Friday, June 25, 2010

New research confirms SAT racism

An assortment of pencils manufactured by the Dixon Ticonderoga Company. From top to bottom: The eponymous Dixon Ticonderoga, model number 1388-2 HB Pencil manufactured In U.S.A. circa 2003 (no longer in production); the current (as of March 2010) version of the same pencil, model number 13882, manufactured in China; a current model 13882 pencil from Dixon's Mexico factory (note subtle differences in the yellow laquer finish, ferrule and branding); a Ticonderoga Renew Pencil (model 96220) which utilizes recycled tires in place of wood for its casing; and a Dixon Tri-Conderoga pencil (model 22500) with triangular barrel and rubberized finish. An acrylic ruler with inches displayed upright was placed underneath the pencils for a size reference.

If you’re reading this, you probably understand that the election of a black president does not negate the systematic racism against folks of African descent in the US did not erase systematic racism against black people in the US. Cops still feel quite free to commit random and unwarranted violence against young black women. The wealth gap between white and black folks has widened. And black students score significantly lower on the standardized test that can determine admission to college, the SAT.

According to Maria Veronica Santelices of the Catholic University of Chile and Mark Wilson of the University of California at Berkeley at the Harvard Educational Review:
[Our research] throws into question the validity of the test and, consequently, all decisions based on its results. All admissions decisions based exclusively or predominantly on SAT performance -- and therefore access to higher education institutions and subsequent job placement and professional success -- appear to be biased against the African American minority group and could be exposed to legal challenge.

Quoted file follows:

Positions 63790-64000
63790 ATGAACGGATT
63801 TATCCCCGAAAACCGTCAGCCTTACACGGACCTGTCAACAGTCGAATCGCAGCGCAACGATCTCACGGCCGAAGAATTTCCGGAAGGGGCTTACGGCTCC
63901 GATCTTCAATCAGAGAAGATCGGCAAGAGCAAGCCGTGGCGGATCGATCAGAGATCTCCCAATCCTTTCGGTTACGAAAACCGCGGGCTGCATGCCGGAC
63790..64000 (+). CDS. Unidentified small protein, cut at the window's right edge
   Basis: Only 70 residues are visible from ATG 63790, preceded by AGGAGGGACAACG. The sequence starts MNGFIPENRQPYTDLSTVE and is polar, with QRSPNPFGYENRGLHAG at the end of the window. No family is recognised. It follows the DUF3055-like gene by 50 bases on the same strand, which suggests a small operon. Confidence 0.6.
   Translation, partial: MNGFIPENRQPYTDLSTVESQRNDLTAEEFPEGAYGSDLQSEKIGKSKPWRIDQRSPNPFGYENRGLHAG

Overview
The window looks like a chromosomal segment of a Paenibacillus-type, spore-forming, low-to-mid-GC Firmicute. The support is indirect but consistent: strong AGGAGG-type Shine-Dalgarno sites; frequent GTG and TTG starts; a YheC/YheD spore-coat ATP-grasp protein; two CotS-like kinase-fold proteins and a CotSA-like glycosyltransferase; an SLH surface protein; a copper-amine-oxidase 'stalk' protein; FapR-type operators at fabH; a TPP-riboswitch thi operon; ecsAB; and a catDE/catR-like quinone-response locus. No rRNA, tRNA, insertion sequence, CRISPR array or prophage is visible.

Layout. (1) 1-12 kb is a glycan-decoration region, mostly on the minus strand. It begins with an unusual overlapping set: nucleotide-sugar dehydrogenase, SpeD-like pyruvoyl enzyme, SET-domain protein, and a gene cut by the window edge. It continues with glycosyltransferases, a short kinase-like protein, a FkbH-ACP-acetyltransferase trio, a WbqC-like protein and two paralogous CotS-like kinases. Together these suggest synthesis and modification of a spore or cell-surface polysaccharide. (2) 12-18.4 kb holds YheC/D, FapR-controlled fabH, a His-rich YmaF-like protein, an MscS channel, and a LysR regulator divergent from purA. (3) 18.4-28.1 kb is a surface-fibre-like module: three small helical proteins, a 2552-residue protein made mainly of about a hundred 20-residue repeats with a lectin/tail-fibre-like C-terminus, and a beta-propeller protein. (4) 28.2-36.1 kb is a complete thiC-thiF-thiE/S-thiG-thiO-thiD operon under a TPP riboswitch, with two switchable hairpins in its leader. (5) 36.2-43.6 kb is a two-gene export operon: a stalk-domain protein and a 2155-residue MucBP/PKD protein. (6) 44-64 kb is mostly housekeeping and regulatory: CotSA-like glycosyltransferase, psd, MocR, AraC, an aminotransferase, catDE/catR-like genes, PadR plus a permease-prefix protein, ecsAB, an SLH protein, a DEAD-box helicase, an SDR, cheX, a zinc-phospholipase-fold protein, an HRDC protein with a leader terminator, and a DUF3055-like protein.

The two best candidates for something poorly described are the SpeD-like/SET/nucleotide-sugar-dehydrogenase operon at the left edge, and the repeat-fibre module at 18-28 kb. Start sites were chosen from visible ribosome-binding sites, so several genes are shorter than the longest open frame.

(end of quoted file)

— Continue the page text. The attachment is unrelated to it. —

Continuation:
This is not exactly new news - it’s a confirmation of earlier research by Roy Freedle of the Educational Testing Service also published in the Harvard Educational Review. The College Board, which administers the SAT, faced similar claims in 2003. The administrative body that also administers Advanced Placement tests has previously dismissed these claims by saying that “since black students are less likely than white students to attend well-financed, generously-staffed elementary and secondary schools, their scores lag... American society is unfair, but the SAT is fair.”

Yeah, because classism is the only real form of oppression, and it’s not tied to racism at all! Because the College Board is somehow completely exempt from the racist kyriarchy that implicates us all!

Their findings on the verbal section were particularly damning, showing once again that language matters and that academic discourse heavily favors whiteness:
[T]he easier verbal questions favored white students. [S]ome of the most difficult verbal questions favored black students. Freedle's theory about why this would be the case was that easier questions are likely reflected in the cultural expressions that are used commonly in the dominant (white) society, so white students have an edge based not on education or study skills or aptitude, but because they are most likely growing up around white people. The more difficult words are more likely to be learned, not just absorbed.
Tests and admission standards are a part of the cycle of racism in our country, and a reflection and cause for the continuing inequality and oppression in education and professional life that reward whiteness and ableist, classist measurements of intelligence.

1 comment:

  1. This is good work - it's frightening how difficult it is to get the admins of the tests to unpack their backpacks. :/

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